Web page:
Would you like fluoride today? A question many dental professionals ask, but do you need it, and if so, why?

How Flouride Works

Dentists and dental hygienists are often asked by patients what the benefits of fluoride are. First, it is essential to know the two different ways fluoride is delivered: systemically (spread throughout) and topically (spread externally). According to the ADA, the maximum reduction in dental caries is achieved when fluoride is available both systemically and topically.

Flouride Delivery Systems

Water

Fluoride in water has a systemic and topical effect. For children under the age of eight, fluoride’s main benefit is that it helps to make the outer layer of permanent teeth (enamel) that are still developing under the gums more durable and helps prevent caries. For adults, fluoride in water helps support tooth enamel on erupted teeth and keeps them strong and healthy.

Fluoride in water has proven to reduce tooth decay by 25% for children and adults. That amounts to two fewer cavities per person compared to populations without fluoride in the water.

Fluoridated water is very cost-effective. In communities of 20,000, the cost is only $0.50 per person per year. This is significantly less than the price of a filling. Cha-ching!

Most water already has naturally occurring fluoride in it. Water treatment facilities add a little extra fluoride to bring it to the optimal level for decay prevention.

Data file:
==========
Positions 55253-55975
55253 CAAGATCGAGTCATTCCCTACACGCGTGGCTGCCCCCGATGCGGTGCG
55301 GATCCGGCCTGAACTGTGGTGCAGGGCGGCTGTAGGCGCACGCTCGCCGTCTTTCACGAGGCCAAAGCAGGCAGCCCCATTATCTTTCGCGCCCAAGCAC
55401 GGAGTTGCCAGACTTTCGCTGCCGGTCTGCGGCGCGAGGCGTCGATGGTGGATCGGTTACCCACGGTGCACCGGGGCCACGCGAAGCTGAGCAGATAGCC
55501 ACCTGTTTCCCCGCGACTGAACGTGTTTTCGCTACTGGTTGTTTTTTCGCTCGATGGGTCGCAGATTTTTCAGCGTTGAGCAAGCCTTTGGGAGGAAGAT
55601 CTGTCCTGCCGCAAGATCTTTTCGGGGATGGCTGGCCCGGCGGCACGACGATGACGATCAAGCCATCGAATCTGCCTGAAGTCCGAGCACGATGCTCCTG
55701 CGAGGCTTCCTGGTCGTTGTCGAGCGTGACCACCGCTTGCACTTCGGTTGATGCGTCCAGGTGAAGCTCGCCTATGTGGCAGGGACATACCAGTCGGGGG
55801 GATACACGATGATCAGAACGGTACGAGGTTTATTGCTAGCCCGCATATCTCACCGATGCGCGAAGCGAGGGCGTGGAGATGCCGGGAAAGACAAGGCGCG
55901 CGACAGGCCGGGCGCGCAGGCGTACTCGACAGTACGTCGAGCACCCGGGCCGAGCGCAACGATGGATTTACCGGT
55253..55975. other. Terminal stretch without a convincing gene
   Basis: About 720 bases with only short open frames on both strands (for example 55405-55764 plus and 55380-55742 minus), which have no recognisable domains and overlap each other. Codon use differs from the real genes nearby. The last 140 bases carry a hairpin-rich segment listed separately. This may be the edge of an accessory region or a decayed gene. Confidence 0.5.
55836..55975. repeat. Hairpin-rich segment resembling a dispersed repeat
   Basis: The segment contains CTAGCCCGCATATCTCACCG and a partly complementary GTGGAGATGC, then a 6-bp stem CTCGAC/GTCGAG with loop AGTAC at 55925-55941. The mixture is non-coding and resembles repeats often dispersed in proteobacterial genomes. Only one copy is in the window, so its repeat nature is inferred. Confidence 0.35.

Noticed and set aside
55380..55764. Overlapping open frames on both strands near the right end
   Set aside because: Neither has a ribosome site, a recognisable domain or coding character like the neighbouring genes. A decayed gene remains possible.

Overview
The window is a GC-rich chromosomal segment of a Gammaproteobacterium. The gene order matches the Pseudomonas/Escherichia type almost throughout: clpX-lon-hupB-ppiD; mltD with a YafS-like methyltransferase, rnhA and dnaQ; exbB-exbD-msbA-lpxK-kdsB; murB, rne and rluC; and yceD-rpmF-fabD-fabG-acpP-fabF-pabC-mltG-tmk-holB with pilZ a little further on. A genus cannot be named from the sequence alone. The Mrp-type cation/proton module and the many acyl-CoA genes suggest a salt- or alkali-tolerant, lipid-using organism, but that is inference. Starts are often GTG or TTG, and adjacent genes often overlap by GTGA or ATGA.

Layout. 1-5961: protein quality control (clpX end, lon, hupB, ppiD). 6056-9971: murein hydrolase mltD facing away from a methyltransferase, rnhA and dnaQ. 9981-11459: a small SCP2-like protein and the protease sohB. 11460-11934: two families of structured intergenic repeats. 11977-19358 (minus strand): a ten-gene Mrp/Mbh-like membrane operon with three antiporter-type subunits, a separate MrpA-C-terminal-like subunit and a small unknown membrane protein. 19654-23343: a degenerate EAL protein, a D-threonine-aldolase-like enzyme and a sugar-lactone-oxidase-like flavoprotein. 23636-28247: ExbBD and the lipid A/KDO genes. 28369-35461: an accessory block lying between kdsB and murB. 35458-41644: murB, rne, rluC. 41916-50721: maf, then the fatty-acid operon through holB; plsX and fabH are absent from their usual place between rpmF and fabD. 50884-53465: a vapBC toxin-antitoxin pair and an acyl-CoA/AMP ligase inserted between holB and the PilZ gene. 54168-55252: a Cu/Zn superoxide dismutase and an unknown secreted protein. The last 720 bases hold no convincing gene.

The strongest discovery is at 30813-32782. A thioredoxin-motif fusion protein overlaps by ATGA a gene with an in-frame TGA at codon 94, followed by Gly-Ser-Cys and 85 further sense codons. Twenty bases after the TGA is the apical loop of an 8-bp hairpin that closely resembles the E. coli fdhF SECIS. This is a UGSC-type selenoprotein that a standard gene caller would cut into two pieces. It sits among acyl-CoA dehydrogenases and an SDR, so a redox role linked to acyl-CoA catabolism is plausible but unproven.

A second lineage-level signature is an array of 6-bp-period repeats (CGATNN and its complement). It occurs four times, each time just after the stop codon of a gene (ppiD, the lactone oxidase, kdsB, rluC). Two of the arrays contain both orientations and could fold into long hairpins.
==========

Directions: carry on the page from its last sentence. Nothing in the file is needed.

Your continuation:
The CDC named community water fluoridation as 1 of 10 great public health achievements of the 20th century. In 2014 nearly 74% of the United States is served by community water systems as had to access to fluoridated water.

Oral Hygiene Products

The primary way people get topical fluoride is through over the counter fluoride toothpastes and mouthwashes that contain sodium fluoride. These prove to be useful when used correctly.

You should be brushing your teeth twice a day for two minutes. It is also important to spit and not rinse your mouth out. When you rinse after brushing, you are rinsing off all of that fluoride that strengthens your enamel. Spit, don’t rinse!

Sodium fluoride mouthwash is another excellent way to add fluoride to your teeth. The ACT fluoride rinse is an excellent option for a brand that is over-the-counter.

Perscription Flouride

Sometimes the dentist or dental hygienist might feel it is important for you to have a higher dose of fluoride that cannot be found over the counter.

They might recommend that you do an in-office fluoride treatment that is painted on the teeth every three, six, or twelve months. Some people are sent home with a prescription for a fluoride gel called Prevident 5000; this toothpaste would replace a person’s regular toothpaste.

Reasons for putting patients on these higher doses of fluoride include the following:
• Poor oral hygiene
• Active caries
• Eating disorders
• Drug or alcohol abuse
• Lack of regular professional dental care
• Active orthodontic treatment combined with poor oral hygiene
• High levels of caries-causing bacteria in the mouth
• Exposed root surfaces of teeth
• Decreased salivary flow, resulting in dry mouth
• Poor diet
• Existing restorations (fillings, crowns)
• Tooth enamel defects
• Undergoing head and neck radiation therapy.

Conclusion

Many patients ask if adults must have a fluoride treatment. The answer to that question is a resounding yes!

At Legacy Dental, our number one concern is for you, our patients. As a Millcreek area dentist, we want to give you the best care possible, which includes educating you the best we can. Please feel free to ask us any questions you may have about fluoride and its benefits.

Here’s to happy brushing and being cavity-free!!!

Call us for more information 801-278-4223